I will go one better, the Old Sarge Voted for Jimmy Carter Twice, how dumb can one person be. Oh well, I do respect the Yellow Dog Dems, but they were sure mislead in the last election. The yellow dogs won the election, not the Dems, then tucked their tails when confronted by Nancy. We need a strong person, I am not sure I know who that is but here is hoping, I am giving Fred Thompson a long looksee.

Now I am off my soap box, I do hope you have had a nice day, kinda wet here in the North Georgia Mountains. Oh by the way, I hope I did not upset Marsha by saying what I believe.

Marsha said...

My hubby is in the military and we have spent the last decade living overseas where the govt runs health care and I do believe it looks a lot better than what we have at home.

I absolutely believe that the rich and powerful people in our country have much better health care than anyone in any other country, but what about the rest of us? The health care I have received as a military spouse has been outstanding compared to the health care I received as a member of the working poor with health insurance before I was married. Just my experience. As I will never be rich I care more about improving the health care for the poor than I care about the health care of the rich.

I do agree that Hilary is doing and saying everything in an effort to get elected, I am not sure if I agree that doing this makes her unethical or a liar.

I hope it is ok to say what I think? I respect very much your opinions, mine are certainly not set in stone. Just trying to express what goes on in my head.

The people living in countries with national health care live Italy and Japan (where I have been living the last few years) they live longer than we do???

Sarge Charlie said...

Why do Canadians who can afford it come to the USA for health care? Because they do not want the delays in the Canadian system.
Hey, I am no expert but I see things around the world also, UK sucks, France not bard but 50-60% tax rate, Hillary Care will not be my choice.

Hi Shela, sorry if I am stepping on your space, you know I am outspoken. I saw you were at Miss T. site, I did a post about her today. I got to get out of here, you ain't got no grits....

Marion said...

Well, Sheila, I'm Canadian, and I try not to mess in foreign politics.

But voting Bush out would be much appreciated. Good luck in your search!

I love your son's photo, by the way!

Miss Trashahassee said...

It's nice to see people agreeing to disagree politely. I've seen some bulletin boards/forums where name-calling is rampant and manners are non-existent. Kudos to you all!

Miss T

Sheila said...

Marsha, I so appreciate you sharing your views. I feel much as you do about these issues. I won't attempt to bash Hillary Clinton except to say, I am longing for a fresh face who will appeal to more than Democratic Party loyalists and the usual suspects. I don't expect Clinton to appeal to everyone, but I feel she is old-school and I would like to see what a new-school candidate might be able to do. There is such geniune hostility generated by her that I think we will continue to have this armed camp mentality should she win the nomination.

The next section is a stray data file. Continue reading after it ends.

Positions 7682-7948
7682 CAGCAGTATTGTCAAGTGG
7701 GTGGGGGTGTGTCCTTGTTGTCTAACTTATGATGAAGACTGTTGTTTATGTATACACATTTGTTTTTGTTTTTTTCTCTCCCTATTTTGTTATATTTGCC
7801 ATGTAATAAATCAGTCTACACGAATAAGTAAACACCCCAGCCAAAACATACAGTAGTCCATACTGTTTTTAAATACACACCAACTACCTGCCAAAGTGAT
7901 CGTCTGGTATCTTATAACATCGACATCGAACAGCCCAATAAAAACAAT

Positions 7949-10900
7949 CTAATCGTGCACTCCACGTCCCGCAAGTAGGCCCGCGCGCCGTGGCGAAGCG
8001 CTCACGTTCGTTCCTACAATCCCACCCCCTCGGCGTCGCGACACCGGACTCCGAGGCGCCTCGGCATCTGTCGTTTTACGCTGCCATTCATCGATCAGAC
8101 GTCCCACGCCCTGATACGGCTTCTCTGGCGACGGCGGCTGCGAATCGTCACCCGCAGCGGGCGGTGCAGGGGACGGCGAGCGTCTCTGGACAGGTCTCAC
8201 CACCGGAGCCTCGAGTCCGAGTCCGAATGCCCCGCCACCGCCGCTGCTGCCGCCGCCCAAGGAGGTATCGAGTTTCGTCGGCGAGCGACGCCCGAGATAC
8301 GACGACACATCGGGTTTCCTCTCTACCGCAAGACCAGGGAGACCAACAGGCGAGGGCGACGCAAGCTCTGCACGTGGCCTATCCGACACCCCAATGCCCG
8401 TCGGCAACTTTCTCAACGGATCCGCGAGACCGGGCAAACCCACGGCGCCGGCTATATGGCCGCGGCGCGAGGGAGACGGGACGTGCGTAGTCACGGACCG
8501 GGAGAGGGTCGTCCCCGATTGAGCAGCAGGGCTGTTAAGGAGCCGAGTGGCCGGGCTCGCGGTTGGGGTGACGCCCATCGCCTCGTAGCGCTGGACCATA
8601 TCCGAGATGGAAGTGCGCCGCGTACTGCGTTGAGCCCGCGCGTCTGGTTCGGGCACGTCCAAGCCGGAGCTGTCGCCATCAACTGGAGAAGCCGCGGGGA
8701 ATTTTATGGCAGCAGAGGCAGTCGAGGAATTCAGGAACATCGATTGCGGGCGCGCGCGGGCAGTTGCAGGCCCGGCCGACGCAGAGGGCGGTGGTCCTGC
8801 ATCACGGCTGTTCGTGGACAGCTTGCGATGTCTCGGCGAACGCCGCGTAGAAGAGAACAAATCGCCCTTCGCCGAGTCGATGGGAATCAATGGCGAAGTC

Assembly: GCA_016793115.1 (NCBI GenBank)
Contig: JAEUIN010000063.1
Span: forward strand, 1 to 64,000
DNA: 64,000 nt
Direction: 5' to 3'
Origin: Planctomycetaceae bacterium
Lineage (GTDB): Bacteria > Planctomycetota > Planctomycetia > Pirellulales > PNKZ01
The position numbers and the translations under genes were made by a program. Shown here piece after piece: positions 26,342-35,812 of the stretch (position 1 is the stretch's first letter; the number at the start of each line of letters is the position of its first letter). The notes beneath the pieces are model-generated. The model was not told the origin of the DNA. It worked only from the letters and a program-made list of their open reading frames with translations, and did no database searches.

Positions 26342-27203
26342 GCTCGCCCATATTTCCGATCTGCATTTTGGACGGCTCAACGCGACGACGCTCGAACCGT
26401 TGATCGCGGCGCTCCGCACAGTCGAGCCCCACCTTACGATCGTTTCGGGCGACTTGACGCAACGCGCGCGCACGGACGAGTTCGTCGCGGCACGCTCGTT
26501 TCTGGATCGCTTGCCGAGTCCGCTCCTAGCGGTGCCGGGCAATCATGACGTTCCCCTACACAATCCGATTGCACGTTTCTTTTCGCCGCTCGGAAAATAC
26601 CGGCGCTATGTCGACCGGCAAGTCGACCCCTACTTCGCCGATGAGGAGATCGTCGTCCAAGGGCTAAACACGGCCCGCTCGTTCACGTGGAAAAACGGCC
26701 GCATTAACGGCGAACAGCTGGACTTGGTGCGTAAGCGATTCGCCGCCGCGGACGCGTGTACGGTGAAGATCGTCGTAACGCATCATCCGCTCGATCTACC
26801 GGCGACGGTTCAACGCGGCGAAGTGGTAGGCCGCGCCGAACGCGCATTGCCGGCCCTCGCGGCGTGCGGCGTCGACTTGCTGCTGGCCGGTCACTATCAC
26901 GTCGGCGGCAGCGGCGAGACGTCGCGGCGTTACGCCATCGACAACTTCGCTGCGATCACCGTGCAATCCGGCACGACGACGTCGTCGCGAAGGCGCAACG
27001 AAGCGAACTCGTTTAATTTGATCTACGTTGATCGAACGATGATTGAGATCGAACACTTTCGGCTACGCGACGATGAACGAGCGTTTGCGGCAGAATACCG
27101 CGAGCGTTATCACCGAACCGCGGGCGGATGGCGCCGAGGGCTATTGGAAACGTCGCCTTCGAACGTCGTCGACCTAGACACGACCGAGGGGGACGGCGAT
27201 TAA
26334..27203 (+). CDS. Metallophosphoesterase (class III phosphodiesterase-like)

I share your concern for the greater good on issues of poverty, education and health care. I would like to see the process play out without us anointing the victor just yet. Thanks for your two cents.

Sheila said...

Welcome, Sarge. I appreciate your thoughts. Funny you voted for Jimmy Carter twice--twice for President or governor? I voted once for him and did not vote for his re-election. I was a rebellious Yellow Dog even then. Are you up there in northern Georgia near Rome? We visited Berry College and loved that part of the state.

Anyway, stop on by and give us your opinion when you can.My soapbox is big enough for two or three and I delight with polite visitors like y'all.

Marsha and Sarge, here's what I think about health care in America: I think it's pretty darned good for some and for others, it stinks. As a county human services worker (for a short time) in one of the richest counties in Illinois, DuPage County, I saw on a daily basis the struggle of the fall-through-the-cracks people when it came to medical care. We had a little assistance we could give but it was pitiful. The hardest thing I had to do was tell an obviously distraught person that there was no money available to pay for a prescription for some expensive antibotic. I never thought that couldn't be me. Funds were limited. Even in this prosperous area, there were those who were working and yet could not afford health insurance.

Bless Marion's heart, she could tell us a thing or two about the Canadian system. It has problems too. But Marion, would you rather have yours or ours?

Sheila said...

Dear, dear Miss T, thank goodness I can go visit you when I want to escape thinking about politics. Keep up the good work! You are right. Some people will get into the meanest name calling. So far people are civil and I think if we can talk with each other, just maybe we can realize we are all in the same boat.

Marion said...

I believe I would rather have ours, long delays, waits and what-have-you...but some changes are in order. There is not enough of anything, be it hospital workers, nurses, doctors, etc., because of cutbacks to the system.

But I believe the poor have as much right to an antibiotic as I do, and they will get that here.